The Rev. todd H. Wetzel, executive director of Anglicans United and Latimer Press issued a statement:

"Let’s be honest:  yesterday’s consecration of Canon Mary Glasspool in Los Angeles sealed the separation of TEC from the overwhelming majority within the Anglican Communion and signaled increasing fragmentation in the Communion: proof that Gene Robinson’s consecration in 2003 was not an aberration, but a clear indication of the determined direction of The Episcopal Church (TEC)."

"As the Anglican Communion moved towards a more conscious and clearly defined commitment to Biblical authority and the concilliary tradition of the Church Catholic, TEC moved in the opposite direction.  As the Anglican Communion moved towards increasing collegiality and interdependence, TEC moved (albeit with few other Western allies) to affirm greater independence.  While the public rhetoric of the Episcopal Church continually affirmed their care and consideration for the rest of the Communion, the actions of this insular body made those statements empty sentiment."

"The desires of the Communion, especially those of the Global South, who find themselves dealing with multiculturalism and open hostility from Muslims, Hindus and Buddhists, are treated with disdain.  No 'bonds of mutual affection' here!"

"A significant portion of the once proud but poorly defined 'Anglican Communion' may well emerge from this crisis stronger and more clearly organized.  TEC’s hypocritical nonsense about unity has been sacrificed in their obdurate affirmation of a 'new revelation' from the spirit (of the age).  Maybe it’s about time."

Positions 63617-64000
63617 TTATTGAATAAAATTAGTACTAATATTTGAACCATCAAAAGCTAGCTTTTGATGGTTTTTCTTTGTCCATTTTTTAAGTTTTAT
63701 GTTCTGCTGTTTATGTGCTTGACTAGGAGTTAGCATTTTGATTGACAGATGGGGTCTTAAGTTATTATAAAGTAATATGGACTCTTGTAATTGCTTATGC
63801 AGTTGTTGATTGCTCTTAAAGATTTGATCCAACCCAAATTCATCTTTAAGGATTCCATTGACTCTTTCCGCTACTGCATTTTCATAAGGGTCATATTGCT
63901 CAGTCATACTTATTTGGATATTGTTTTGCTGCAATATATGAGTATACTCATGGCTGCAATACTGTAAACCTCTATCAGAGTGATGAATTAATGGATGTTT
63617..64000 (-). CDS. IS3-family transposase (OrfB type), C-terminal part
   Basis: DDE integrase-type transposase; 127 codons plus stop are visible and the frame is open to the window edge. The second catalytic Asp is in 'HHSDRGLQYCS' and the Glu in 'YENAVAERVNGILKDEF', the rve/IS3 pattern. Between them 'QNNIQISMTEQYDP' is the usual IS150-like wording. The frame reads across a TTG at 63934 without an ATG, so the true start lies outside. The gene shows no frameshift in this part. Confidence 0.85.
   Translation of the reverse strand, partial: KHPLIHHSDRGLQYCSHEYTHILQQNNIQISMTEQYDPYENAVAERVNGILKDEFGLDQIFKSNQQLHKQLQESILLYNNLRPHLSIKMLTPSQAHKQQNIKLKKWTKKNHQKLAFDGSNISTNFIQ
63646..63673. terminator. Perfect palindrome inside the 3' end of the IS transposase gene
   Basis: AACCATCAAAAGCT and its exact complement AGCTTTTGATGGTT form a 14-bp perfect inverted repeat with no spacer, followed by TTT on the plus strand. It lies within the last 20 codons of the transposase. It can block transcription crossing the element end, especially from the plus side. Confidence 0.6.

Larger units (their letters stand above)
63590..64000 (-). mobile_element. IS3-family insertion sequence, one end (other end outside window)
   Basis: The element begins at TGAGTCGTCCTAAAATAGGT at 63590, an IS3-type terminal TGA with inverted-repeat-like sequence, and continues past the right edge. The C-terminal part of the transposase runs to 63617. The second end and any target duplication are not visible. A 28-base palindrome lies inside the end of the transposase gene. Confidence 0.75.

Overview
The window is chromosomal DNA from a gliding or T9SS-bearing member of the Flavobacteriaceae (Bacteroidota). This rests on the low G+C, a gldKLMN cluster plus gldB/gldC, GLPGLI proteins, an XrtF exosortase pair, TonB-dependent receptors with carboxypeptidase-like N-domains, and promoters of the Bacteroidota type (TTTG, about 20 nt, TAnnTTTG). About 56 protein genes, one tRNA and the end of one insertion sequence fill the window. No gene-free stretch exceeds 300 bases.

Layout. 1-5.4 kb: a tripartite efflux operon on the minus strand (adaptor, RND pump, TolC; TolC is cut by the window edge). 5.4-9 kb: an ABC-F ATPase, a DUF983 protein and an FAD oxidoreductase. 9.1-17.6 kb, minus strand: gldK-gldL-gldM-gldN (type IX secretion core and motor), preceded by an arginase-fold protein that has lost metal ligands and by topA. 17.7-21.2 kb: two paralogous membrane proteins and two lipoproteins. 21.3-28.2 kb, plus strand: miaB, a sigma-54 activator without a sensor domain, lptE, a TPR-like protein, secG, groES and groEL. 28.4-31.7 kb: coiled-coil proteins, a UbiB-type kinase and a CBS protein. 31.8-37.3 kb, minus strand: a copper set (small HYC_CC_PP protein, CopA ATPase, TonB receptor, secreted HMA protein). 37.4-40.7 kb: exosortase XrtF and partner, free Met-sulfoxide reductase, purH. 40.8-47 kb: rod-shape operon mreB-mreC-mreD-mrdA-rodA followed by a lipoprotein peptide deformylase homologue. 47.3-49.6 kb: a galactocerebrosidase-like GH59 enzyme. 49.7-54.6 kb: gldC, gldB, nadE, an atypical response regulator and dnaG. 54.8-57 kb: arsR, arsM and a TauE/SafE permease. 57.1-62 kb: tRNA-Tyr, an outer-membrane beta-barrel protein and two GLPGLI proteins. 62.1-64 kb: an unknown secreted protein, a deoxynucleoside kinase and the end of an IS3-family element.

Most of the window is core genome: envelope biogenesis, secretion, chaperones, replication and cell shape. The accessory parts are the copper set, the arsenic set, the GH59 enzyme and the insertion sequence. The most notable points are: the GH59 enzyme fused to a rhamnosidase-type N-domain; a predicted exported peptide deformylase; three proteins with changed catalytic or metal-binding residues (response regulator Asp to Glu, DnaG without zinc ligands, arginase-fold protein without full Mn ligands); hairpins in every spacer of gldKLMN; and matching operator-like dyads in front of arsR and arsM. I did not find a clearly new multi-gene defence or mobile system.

"You can’t build substantive Communion on any other basis than unity on the essentials.  Biblical ethics are clearly essential, as is Biblical and historical theology.  TEC is now inextricably bound to the spirit of the age in this generation.   She will find herself widowed in the next. The American Episcopal Church is now headed for the ash heap of heterodoxy– severed and isolated from historic and orthodox Christianity."

"While the crowd cheered at Gene and Mary’s consecrations, Heaven wept.  And the rest of the Communion looked on in shame." 2

An article titled "‘Consecration of Mary Glasspool: Where Do We Go From Here?’, was published in the Church of England Newspaper on 2010-MAR-26, and republished on Fulcrum on 2010-MAY-16.

"We are now indisputably in a radically new situation. TEC [The Episcopal Church, USA] as a body has determinedly, perhaps irrevocably, chosen autonomy over 'communion with autonomy and accountability'. ..."